When you say Compact Definition, there should first be a substance to be compactly defined. As the case is with Web 2.0, there probably is an idea. There are catchphrases, guidelines, visions. There are even huge returns on investments (whether or not they are consequence of the “Web” changing into something else or just natural evolution of the good old http://WWW... hmm). Still, these 2.0 definitions typically just list services that have succeeded and say This Is Web 2.0. Look at the winners, they’re Web 2.0. Be 2.0, be a winner. That would be a compact definition.

    You use a lot of vivid metaphors and analogies, which is great of course. Real change, however, emerges from genuinely new technologies and solutions. Marketing speeches are needed to sell them and create the cash flow.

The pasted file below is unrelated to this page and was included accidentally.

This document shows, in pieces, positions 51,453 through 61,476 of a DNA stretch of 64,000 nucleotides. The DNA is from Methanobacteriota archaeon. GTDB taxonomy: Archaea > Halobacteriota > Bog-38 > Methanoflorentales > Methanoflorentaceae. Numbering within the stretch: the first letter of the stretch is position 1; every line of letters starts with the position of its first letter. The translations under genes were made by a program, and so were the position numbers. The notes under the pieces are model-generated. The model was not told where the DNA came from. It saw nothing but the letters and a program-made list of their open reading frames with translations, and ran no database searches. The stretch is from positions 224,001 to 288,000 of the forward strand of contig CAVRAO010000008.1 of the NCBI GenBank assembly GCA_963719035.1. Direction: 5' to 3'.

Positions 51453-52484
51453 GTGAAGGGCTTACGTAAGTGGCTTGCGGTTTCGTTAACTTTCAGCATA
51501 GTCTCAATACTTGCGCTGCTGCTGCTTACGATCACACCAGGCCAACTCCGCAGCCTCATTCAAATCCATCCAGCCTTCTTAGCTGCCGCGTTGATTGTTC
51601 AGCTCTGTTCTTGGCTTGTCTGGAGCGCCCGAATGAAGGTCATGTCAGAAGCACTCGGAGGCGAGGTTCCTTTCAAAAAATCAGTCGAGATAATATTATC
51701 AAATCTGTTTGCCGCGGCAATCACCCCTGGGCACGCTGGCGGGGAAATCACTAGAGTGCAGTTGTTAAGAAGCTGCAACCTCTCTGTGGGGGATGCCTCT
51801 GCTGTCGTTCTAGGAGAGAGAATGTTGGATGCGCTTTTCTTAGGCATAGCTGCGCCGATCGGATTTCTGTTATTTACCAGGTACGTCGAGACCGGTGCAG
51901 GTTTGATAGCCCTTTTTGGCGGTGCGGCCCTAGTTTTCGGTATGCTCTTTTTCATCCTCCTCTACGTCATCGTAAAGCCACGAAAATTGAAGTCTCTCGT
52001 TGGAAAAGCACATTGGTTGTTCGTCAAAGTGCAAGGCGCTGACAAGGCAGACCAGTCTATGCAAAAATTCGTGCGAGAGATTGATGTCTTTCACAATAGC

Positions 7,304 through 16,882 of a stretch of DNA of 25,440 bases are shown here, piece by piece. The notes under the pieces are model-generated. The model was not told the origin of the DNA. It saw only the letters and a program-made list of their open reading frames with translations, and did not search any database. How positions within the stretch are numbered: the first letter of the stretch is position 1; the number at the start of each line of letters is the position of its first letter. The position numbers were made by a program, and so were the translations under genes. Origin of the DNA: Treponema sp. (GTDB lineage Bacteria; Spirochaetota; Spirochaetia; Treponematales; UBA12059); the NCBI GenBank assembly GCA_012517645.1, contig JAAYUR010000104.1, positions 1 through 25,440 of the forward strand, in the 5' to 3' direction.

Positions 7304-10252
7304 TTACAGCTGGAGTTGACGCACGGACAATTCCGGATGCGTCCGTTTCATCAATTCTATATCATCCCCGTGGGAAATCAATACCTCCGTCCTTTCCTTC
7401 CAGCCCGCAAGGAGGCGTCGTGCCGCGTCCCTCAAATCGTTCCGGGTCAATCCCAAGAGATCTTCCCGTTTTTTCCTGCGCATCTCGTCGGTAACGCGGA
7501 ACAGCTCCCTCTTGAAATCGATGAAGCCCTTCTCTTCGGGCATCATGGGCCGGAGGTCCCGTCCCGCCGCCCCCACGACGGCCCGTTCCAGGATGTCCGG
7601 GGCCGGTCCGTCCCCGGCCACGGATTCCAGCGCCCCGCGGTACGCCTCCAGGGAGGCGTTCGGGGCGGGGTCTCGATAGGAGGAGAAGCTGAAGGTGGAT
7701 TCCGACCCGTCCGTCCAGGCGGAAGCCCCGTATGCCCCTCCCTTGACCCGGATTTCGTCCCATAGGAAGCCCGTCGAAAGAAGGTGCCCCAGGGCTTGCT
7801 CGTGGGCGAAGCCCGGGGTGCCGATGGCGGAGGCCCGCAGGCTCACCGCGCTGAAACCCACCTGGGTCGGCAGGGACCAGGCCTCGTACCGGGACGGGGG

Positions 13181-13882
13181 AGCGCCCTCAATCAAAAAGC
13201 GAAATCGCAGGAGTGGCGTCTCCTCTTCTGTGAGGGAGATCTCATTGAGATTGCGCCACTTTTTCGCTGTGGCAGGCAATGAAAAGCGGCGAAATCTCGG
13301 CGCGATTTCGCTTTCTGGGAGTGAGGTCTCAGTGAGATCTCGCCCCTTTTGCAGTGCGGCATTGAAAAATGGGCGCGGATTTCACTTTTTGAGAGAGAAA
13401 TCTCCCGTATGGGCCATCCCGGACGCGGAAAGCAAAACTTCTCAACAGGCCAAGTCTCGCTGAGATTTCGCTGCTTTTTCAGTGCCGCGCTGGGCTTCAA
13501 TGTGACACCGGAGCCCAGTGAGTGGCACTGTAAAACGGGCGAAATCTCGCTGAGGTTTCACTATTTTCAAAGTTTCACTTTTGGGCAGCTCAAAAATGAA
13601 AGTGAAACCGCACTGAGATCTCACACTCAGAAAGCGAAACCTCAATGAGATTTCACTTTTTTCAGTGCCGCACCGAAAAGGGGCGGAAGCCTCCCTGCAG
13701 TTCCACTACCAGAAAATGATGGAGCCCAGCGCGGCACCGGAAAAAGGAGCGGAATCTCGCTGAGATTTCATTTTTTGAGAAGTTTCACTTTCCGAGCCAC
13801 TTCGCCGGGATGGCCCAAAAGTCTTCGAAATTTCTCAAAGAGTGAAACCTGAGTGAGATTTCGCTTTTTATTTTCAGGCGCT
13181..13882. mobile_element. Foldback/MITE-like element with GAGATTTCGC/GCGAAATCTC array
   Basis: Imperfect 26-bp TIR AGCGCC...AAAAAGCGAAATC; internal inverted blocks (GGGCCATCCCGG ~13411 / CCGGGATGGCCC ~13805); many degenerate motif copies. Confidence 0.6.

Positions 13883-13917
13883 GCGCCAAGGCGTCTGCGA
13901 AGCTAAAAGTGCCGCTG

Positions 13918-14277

I understand every sentence in your definition, and agree that there is an obvious transition in business models. Still, I’d argue nothing genuinely new that possibly has emerged lately is included in “Web 2.0″. The services were there in the 90′s.

    Maybe the compact definition for 2.0 could be “every-man’s web”? In the 90′s, the services were there, but only the avantgarde actually used them. What has changed, then? The Web? Hardly. Keyword should rather be broadband penetration. More services for the masses, for the first time; simply because only now the masses actually are there to consume them.

  • sigs

    “A commenter on one of my previous posts about Web 2.0 wrote”

    It would be fair to give credit to the commenter by publishing his nick or name, wouldn’t it?

  • http://www.aydesign.net Web Tasarım

    Thank You for this informations.

  • http://www.ibc.com.au Richard Keeves

    Tim,